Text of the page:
That is the good human nature because the person that truly has a good human nature would rather take dutifulness over life so they can continue having a good human nature. However, those who have an evil human nature would rather break the rules of the 4 shoots just so they can continue to live their life. This also shows how the person is scared of death, because they would rather break a barrier of honestly and truth rather than die knowing they lived a truly good life.
This is also a successful comparison from Mencius because he shows how those who would give up their life to continue a life of good nature would truly live on forever, while those who are afraid of dying would rather continue on in their life of misfortune and evil. Observing the Rites is another important part of the four shoots, due to the fact they are rules that are set in stone, and by breaking these rules, much punishment and anguish is headed your way. In one part, it is said “According to the rites, when summoned by one’s father, one should not answer ‘I am coming’.
When summoned by one’s prince, one should not wait for the carriages to arrive” (2B2). This shows that, for example, if called by your father, you shouldn’t just say that you are coming, because there is always the chance that you would not come, and therefore you are disrespectful to your father, who is your elder. To continue living your life with a good human nature, you should always do as you’re told, no matter what is told to you by an elder. This is a matter of respect and a matter of respecting and observing the rites laid out.
However, those who just expect things to happen or say things to make people happy are being selfish. By just saying things and not following through with them shows disrespect to anyone you are talking about or talking to. Therefore, you are breaking the rites and you are having an evil human nature. This is also successfully examined by Mencius because this shows how much following the rules and respecting your elders counts in society. Without respect and rules, there would never be any good human nature, and the world would be a dark and sad place to live.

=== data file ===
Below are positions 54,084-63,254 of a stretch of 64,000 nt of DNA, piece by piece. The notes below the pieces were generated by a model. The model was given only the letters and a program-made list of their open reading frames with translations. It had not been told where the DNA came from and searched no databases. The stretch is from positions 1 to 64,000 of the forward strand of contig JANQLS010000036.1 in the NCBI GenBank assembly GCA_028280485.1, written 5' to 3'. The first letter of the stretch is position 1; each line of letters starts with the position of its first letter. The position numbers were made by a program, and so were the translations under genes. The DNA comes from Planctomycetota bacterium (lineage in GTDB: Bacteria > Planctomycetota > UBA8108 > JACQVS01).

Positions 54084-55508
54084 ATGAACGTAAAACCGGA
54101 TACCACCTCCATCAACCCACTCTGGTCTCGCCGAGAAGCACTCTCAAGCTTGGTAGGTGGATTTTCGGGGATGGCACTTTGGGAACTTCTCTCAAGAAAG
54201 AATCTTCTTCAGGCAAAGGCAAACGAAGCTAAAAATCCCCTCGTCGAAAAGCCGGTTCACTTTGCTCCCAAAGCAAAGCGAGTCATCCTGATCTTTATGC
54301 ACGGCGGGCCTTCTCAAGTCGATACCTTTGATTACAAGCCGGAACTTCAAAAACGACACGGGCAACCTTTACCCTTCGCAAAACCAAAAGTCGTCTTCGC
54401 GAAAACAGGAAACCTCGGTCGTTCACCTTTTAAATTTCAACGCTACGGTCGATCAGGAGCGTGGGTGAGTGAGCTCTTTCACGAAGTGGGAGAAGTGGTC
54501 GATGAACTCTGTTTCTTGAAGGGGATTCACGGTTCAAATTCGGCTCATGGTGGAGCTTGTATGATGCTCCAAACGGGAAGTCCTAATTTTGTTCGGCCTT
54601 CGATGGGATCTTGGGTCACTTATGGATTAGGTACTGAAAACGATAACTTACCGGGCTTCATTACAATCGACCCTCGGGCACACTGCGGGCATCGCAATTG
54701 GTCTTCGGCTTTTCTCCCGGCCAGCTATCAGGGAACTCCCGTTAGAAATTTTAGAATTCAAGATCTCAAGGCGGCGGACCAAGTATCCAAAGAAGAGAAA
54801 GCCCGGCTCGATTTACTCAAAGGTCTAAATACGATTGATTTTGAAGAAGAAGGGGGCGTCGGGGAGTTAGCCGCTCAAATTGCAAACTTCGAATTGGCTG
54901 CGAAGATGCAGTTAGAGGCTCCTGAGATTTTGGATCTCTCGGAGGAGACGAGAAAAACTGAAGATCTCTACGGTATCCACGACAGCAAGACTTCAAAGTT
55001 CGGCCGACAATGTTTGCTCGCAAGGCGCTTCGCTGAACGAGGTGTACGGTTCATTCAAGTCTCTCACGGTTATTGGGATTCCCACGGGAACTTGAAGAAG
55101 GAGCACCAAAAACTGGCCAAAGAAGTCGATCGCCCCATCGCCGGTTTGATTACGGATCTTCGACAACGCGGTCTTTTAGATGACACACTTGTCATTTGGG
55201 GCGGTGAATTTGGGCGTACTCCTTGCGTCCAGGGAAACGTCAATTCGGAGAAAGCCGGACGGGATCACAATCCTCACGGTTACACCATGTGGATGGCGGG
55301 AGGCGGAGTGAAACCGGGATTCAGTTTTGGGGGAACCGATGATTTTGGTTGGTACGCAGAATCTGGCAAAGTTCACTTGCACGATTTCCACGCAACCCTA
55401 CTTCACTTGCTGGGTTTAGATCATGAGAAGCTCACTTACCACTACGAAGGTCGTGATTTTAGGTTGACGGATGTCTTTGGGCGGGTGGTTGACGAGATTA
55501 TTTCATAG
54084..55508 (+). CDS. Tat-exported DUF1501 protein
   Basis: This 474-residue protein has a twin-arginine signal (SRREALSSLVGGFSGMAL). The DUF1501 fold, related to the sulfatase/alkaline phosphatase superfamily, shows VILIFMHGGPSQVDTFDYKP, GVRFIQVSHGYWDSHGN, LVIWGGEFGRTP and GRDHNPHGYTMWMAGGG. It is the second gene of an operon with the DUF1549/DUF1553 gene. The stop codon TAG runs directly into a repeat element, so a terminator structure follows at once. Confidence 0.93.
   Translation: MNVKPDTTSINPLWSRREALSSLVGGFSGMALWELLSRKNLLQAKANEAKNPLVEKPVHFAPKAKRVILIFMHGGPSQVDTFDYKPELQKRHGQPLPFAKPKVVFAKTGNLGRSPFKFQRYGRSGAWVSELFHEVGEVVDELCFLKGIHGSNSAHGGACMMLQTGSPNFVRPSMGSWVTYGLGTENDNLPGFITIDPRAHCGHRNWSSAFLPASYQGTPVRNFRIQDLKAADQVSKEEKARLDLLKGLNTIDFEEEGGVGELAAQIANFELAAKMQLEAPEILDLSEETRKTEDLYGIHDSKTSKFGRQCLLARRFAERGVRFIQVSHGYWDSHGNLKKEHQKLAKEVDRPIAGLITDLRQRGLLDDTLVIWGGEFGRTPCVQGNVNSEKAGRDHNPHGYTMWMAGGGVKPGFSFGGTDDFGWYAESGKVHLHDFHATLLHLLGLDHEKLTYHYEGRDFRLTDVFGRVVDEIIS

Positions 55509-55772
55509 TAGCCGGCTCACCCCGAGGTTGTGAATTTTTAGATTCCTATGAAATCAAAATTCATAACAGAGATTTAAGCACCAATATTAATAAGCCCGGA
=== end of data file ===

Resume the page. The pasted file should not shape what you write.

Wisdom, or the heart of right and wrong, is the last of the four shoots, but without this part there would be no decision making in society ever. Going back to the example of the girl falling into the well, if one were to see this happen and not act properly on it, this would be an example of evil or bad human nature. If one were to just walk away or stand around and do nothing would be devoid of a heart, because if you were to help in some way to help the girl get out of the well, your wisdom would improve and your human nature would remain good, maybe even improve.
Those who would find a way to help the girl out of the well, or alert other people so that they may help too, would have a good human nature, due to the fact they are doing something positive to help society instead of limiting society to something so sad and negative by leaving the girl in the well. Mencius successfully describes this because he shows how those who are devoid of a heart would make the wrong choice, while those with a heart would make the better decision and help out the girl.
As Mencius states, “Human nature is good just as water seeks low ground. There is no man who is not good; there is no water that does not flow downwards” (6A2). Mencius believes that all humans are born good, and although many try to disprove this theory, Mencius ultimately comes up with better arguments than them all. Mencius successfully defends his claim that all humans are born good, and by doing this, shows how all people can have a good human nature.